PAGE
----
As bids pour in to host Amazon's second headquarters, so do the promises of huge tax breaks.
At least 118 cities across the country want Amazon HQ2 and all the jobs it'd bring, reports The Seattle Times, the retail giant's hometown newspaper, and nearly 30 of those cities are offering tax breaks of over $100 million.
But look more broadly into these types of deals — you could call them corporate welfare, or public investment for the future — and $100 million is relatively miniscule.
Wisconsin's offering a $3 billion incentive package for the Taiwan-based Foxconn company to build a flat-screen TV plant.
New York state gave aluminum producer Alcoa some $5 billion in tax breaks.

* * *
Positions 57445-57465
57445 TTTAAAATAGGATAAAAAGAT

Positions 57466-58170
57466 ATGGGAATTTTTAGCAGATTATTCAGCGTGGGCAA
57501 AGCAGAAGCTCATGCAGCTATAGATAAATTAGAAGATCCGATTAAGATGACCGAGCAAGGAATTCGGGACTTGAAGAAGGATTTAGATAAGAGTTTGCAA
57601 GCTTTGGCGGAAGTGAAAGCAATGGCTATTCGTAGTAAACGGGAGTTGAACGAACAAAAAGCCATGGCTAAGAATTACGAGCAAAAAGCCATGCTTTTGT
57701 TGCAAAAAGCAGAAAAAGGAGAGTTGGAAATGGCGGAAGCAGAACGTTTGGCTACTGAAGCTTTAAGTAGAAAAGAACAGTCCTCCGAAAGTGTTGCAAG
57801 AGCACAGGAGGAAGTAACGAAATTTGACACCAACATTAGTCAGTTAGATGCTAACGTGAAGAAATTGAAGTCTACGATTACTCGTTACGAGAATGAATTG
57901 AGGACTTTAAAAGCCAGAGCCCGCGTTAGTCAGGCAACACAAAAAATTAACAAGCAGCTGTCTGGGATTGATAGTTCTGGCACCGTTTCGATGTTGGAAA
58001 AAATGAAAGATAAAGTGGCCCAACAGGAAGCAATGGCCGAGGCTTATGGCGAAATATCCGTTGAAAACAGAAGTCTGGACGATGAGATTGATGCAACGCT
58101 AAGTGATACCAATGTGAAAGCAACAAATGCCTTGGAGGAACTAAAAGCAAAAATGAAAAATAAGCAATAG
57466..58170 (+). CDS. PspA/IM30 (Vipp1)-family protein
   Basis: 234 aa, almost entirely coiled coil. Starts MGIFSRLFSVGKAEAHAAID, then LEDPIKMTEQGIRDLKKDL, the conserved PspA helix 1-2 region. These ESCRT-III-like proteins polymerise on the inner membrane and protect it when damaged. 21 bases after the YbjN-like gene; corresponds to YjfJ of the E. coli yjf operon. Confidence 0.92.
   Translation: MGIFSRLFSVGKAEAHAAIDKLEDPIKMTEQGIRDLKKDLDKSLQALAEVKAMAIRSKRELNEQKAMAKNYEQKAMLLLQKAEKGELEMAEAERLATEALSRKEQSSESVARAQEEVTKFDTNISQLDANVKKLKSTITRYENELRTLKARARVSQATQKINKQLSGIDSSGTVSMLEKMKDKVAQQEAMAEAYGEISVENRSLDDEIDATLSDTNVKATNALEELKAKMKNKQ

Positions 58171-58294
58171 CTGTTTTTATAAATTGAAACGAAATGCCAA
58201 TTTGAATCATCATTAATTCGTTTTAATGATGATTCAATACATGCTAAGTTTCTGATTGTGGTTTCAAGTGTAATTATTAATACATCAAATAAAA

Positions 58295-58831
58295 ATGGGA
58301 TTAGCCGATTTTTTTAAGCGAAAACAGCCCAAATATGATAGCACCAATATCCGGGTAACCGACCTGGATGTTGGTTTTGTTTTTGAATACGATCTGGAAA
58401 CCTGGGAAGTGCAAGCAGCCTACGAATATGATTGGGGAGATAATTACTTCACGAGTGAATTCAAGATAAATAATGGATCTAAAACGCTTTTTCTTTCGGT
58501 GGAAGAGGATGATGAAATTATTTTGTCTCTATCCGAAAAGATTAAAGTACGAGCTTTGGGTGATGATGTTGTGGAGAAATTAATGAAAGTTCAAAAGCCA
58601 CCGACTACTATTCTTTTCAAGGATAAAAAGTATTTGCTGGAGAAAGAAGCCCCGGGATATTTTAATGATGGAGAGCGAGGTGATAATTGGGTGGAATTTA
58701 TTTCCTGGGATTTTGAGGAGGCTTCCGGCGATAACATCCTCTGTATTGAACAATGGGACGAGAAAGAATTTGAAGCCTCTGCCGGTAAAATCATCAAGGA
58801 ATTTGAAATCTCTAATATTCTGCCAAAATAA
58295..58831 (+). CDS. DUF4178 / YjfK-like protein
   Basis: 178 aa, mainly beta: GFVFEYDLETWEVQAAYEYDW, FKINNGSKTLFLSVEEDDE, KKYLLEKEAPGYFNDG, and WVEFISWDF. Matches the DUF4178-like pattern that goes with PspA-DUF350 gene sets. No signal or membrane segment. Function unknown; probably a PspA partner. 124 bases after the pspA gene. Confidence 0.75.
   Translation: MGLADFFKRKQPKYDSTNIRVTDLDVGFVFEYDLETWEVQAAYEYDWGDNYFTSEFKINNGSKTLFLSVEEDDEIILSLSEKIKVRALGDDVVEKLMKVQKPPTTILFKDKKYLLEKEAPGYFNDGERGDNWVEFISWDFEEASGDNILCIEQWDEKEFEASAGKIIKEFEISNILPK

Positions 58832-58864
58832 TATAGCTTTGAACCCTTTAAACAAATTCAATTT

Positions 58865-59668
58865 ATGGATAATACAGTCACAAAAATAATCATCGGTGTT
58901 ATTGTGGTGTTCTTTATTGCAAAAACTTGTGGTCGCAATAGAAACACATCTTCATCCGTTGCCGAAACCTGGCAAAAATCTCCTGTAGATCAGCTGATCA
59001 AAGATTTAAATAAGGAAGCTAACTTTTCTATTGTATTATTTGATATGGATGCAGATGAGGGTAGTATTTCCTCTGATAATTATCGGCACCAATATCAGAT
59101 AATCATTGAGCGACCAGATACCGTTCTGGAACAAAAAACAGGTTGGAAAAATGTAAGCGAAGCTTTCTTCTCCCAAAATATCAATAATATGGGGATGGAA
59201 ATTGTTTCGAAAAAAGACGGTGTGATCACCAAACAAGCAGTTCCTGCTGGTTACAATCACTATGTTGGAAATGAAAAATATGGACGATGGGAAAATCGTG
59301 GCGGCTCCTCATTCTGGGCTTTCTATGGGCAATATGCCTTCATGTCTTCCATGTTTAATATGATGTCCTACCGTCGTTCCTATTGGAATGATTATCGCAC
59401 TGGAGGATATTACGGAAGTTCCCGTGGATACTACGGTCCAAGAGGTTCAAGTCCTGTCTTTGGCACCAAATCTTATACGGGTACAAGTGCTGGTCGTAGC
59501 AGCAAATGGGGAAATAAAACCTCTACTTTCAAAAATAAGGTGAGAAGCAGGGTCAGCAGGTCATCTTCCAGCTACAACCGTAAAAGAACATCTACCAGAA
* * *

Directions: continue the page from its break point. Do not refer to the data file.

Boeing could get more than $8 billion in tax breaks from Washington state.
Of course, many of these big corporate incentives are for manufacturing, which for generations fueled our economy and defined our national identity.
But as the economic landscape shifts, an important question arises: are these deals worth it?
Chances are your town or state has seen significant public investment in corporate incentives and attempts at job creation. That's our topic this week on Flyover, and we want to hear from you.
This week's guests
• Shawn Johnson — reporter for Wisconsin Public Radio
• Matthew Mitchell — director of the "Project for the Study of American Capitalism" at the Mercatus Center at George Mason University.
• William "Sandy" Darity — professor of public policy at Duke University.
• Are these deals good for you?
• Will throwing money at companies make for a stronger economy?
• What's the American job worth?